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In the movie IT (2017), Stanley Uris's dad hangs a picture of woman with her face distorted in his office.

I am wondering why his father does it

  1. His father hangs it due to personal preference, if this is the case, I will be a bit disappointed as there is no depth in the story on this picture.
  2. His father does not hang it, it is an illusion only visible to Stanley Uris.
  3. His father does not want it hang it, Pennywise somehow manages to influence his mind to hang it.

Is it possible for Stephen King to have explained it in the original novel? Any ideas?

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    This picture does not exist in the original book. Stan gets scared by drowned kids at the Derry water tower. – BlueMoon93 Dec 23 '17 at 10:27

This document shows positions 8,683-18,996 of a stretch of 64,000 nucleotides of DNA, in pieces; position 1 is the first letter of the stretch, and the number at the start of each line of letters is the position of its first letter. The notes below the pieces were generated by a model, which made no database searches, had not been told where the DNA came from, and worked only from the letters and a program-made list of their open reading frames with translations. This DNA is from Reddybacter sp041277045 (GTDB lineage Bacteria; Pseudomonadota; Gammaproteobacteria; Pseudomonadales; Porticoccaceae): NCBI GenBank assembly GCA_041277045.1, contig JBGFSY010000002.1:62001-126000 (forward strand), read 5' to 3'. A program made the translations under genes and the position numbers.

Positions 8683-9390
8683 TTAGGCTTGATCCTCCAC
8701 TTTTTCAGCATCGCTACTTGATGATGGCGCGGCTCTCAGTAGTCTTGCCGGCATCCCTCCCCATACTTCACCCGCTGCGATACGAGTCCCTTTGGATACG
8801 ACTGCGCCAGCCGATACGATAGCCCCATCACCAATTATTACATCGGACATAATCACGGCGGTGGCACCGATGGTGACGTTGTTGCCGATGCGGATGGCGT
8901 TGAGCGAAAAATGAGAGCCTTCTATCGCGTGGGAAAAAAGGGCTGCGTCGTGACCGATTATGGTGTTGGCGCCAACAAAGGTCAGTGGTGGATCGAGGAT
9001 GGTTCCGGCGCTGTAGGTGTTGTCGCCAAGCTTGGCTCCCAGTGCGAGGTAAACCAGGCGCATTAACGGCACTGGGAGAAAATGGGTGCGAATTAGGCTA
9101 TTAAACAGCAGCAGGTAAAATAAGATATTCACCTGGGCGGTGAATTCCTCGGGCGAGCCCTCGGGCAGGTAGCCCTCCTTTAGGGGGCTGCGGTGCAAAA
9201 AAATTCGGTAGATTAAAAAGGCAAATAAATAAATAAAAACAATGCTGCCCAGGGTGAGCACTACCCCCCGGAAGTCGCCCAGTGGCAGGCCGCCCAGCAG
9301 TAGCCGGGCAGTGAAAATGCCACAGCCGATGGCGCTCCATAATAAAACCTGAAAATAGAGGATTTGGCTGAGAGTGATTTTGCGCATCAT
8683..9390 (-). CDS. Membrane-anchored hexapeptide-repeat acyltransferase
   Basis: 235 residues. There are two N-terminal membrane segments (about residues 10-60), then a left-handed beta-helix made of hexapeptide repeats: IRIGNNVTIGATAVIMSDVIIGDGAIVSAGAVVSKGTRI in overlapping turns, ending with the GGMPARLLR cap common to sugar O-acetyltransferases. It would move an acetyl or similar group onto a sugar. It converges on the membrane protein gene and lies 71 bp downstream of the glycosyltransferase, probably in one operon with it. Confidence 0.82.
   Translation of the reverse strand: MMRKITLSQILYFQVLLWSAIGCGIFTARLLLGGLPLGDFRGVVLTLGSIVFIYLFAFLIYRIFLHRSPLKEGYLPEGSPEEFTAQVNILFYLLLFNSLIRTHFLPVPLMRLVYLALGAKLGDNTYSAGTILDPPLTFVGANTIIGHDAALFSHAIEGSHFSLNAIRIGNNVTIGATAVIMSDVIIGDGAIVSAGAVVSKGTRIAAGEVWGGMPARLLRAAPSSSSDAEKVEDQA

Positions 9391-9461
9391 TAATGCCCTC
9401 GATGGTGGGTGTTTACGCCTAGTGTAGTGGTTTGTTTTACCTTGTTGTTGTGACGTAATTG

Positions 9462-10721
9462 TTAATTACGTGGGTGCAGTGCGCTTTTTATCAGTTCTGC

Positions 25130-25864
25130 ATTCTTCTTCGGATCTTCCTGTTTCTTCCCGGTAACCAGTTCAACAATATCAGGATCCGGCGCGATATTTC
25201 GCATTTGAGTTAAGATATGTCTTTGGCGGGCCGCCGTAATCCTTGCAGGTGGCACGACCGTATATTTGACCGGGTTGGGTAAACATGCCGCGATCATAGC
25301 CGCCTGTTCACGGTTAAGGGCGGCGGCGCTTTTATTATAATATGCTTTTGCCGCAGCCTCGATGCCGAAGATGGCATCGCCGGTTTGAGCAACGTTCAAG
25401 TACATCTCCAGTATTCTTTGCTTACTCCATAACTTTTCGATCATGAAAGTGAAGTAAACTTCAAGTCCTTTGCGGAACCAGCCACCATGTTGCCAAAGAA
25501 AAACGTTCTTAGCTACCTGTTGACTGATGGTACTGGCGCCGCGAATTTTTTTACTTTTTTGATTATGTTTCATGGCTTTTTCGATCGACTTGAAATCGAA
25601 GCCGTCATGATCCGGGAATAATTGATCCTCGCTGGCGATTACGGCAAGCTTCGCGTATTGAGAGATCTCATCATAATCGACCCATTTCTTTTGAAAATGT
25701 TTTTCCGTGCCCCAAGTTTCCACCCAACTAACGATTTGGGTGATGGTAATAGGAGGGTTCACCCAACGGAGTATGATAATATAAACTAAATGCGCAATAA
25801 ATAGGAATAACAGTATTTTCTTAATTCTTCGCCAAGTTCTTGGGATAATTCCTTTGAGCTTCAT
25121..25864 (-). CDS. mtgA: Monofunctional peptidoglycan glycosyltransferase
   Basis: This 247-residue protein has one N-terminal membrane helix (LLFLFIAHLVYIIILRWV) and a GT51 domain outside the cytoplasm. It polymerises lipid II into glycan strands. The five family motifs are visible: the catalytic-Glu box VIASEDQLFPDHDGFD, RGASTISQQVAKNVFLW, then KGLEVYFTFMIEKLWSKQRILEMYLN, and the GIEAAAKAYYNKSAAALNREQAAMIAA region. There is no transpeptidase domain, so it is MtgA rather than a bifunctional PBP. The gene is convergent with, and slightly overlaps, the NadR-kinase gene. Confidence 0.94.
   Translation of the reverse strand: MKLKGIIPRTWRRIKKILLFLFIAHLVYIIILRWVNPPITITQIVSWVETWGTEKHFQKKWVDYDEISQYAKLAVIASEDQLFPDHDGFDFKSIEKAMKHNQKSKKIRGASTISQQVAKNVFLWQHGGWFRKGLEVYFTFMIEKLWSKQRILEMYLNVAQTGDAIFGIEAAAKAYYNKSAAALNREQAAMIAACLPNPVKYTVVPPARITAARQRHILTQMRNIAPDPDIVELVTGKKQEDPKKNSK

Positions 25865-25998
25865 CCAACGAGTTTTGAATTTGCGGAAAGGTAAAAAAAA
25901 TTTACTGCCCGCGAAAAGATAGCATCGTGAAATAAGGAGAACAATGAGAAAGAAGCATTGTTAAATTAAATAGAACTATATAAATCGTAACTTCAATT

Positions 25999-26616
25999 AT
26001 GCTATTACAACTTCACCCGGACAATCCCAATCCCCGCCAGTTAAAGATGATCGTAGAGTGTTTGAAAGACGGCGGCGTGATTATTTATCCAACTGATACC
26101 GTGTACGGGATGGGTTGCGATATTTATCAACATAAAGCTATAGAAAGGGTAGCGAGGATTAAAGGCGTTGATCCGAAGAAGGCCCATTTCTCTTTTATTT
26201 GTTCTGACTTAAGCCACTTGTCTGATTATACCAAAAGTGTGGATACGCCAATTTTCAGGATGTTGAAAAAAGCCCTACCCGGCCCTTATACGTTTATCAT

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    Hmm. I think it might be number 2 with some alterations. There might be a normal portrait of a lady and Pennywise made the face look distorted to Stanley. Although I'm not absolutely sure about it. – HardikT Dec 24 '17 at 5:44
  • To be fair, I don't think most of what people hang on the walls deserves to be there. If it's not known why, maybe the answer is that he happened to like it. What with art being all subjective. Some people pay more than whole neighborhoods will make in their lifetimes just to hang a picasso on the wall. I'd have no problems burning every picasso painting to the ground. To each their own – Kai Qing Apr 8 at 0:41
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The painting from the movie is a Hollywood version of a well known painting by Modigliani in real life. Culturally, it is acceptable and common to hang well known classical art work in a professional office.

The director of the film, Andy Muschietti, was inspired by an actual childhood fear he had.

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